SPRINGFIELD — One of Illinois’ private, fiscal watchdogs says lawmakers need to slash billions, not just trim millions, from Gov. Pat Quinn’s proposed state budget.

By Benjamin Yount and Anthony Brino

SPRINGFIELD — One of Illinois’ private, fiscal watchdogs says lawmakers need to slash billions, not just trim millions, from Gov. Pat Quinn’s proposed state budget.

The Illinois Policy Institute, a free-market think tank with a focus on Illinois’ fiscal policy, on Thursday released a budget proposal it says slashes more than $4 billion from the budget that Gov. Quinn introduced last month.

The Policy Institute’s plan would:

  • Cap state spending at $29.4 billion. Quinn proposed spending $33.9 billion, the House and Senate have told the governor they will not spend more than $33.7
  • Cut salaries for state employees by 10 percent
  • Shift the costs for downstate teacher retirements to local school districts
  • Reform Medicaid to save $1.7 billion

Ted Dabrowksi, the institute’s vice president of policy, said, “What we’re talking about is fairness and fiscal accountability.”

Dabrowksi said the institute’s spending plan is based on the assumption that lawmakers will repeal 2011 personal and corporate income tax increases in January 2013

State spending “goes to $29.4 billion in our plan, and then to $28.7 (billion) in 2014,” Dabrowksi said.

“From there we’re recommending that (spending) only grows at inflation plus population growth,” he said.

Kelly Kraft, Quinn’s budget spokeswoman, would not comment on the specifics of the Illinois Policy Institute plan. Instead, she said the governor is “working on this budget with members of the General Assembly” to come up with a “responsible budget for the people of Illinois.”

Dabrowski said Quinn’s budget calls for too much spending. But, he was quick to say that the governor’s spending plan is not all bad.

“He seemed to recognize some of (Illinois’) problems,” Dabrowski said. “But what we didn’t see in (the governor’s budget) were the reforms. We need to see action tied to his rhetoric.”

The institute’s plan claims to save the state $800 million by shifting the cost of retirement for downstate teachers to local school districts. Right now, Chicago taxpayers cover the costs for Chicago teachers, but taxpayers across the state cover the costs for teachers in every other school district.

Dabrowski said shifting the costs to local taxpayers would not necessarily result in higher property taxes, because local schools will become much more frugal with salaries and benefits when they have to cover their own costs.

“We shouldn’t have one group of government incur a cost, and someone else have to pay for it,” Dabrowski said. “We’ve all been to an open bar. We all know what happens at a bar when someone is paying; things go crazy.”

State Sen. Dan Kotowski, D-Park Ridge, said lawmakers have been talking about shifting retirement costs, and he is not ruling it out.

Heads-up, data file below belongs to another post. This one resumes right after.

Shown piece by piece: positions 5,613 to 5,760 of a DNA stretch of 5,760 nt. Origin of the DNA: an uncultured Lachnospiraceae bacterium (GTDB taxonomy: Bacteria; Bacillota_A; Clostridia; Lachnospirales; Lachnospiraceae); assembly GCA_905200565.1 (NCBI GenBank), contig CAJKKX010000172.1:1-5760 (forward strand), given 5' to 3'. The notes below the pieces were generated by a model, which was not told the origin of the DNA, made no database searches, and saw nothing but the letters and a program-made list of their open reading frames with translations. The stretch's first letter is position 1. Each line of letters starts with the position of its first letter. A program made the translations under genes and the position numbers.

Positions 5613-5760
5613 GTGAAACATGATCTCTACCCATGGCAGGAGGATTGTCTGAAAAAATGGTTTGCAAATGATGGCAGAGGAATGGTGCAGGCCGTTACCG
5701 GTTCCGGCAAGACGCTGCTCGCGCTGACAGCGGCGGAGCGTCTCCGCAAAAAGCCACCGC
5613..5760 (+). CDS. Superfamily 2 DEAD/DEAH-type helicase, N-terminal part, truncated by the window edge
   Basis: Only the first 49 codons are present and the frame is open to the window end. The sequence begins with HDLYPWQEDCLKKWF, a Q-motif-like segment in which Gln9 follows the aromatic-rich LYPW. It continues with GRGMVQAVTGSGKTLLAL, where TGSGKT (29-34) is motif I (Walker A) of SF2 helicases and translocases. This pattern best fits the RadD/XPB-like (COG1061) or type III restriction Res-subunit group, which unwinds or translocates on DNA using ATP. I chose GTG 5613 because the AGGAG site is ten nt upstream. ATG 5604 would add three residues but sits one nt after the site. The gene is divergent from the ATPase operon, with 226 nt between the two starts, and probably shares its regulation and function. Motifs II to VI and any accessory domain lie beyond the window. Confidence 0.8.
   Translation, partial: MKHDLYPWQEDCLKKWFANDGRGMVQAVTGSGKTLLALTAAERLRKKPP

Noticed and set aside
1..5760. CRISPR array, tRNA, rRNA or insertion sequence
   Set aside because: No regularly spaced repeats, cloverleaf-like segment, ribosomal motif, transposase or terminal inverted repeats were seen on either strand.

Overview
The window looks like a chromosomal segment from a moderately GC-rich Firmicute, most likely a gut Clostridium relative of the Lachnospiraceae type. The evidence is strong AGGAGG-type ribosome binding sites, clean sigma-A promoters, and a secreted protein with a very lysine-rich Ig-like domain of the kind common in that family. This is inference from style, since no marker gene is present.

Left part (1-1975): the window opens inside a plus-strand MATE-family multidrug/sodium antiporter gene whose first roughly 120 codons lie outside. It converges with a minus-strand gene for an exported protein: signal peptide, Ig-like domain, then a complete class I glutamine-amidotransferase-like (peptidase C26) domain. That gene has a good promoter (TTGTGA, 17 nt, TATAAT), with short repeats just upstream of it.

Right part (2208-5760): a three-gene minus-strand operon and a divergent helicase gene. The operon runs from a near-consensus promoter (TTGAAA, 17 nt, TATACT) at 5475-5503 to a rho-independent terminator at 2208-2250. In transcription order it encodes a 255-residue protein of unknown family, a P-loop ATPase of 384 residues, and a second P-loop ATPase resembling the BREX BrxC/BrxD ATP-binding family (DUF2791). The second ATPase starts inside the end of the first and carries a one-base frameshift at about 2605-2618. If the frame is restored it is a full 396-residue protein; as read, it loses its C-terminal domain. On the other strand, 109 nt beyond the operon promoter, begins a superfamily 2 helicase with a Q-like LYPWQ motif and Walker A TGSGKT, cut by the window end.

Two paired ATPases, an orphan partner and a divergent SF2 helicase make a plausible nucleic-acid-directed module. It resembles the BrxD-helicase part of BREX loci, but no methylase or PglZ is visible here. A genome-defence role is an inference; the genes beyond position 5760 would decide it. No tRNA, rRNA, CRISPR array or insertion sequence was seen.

“If people have good ideas — regardless of if they’re Republicans or Democrats — to save money to make sure we can keep the doors of government open when it comes to public safety, education, transportation, we take all of it very seriously,” Kotowski said.

There is more opposition, however, to the institute’s suggested 10 percent salary cut for state employees.

Andres Lindall, spokesman for Illinois’ largest public sector labor union, the American Federation of State, County, and Municipal Employees, said the institute’s proposal ignores reality.

“Responsible people recognize that harmful cuts have gone too far already, undermining public services,” Lindall said. “Instead of further cutting essential public services and jobs for the middle class, we should ask corporations and rich people to pay their fair share.”

Dabrowksi said the institute’s $1.7 billion in savings from Medicaid reform would come from restructuring the program from a service that has the state pay for medical care for low- and moderate-income families to one that would help those families buy private insurance.

“Those who need the most help would get the most,” Dabrowski added. “Those who have higher means would receive less support.”

The institute’s plan would set a price for private insurance for low-income families, then use money that is being paid now to hospitals and doctors to help buy that insurance. Some families also would be able to access a medical savings account to have more Medicaid dollars to pay for doctors visits or prescription co-pays.

Dabrowski said Illinois will have to “revisit” Medicaid eligibility, meaning some people would be removed from the state’s Medicaid rolls.

But Mike Claffey, a spokesman for the Illinois Department of Healthcare and Family Services, said Illinois is bound by federal regulations that will not allow the state to change Medicaid radically or deny services to people already enrolled in the program.

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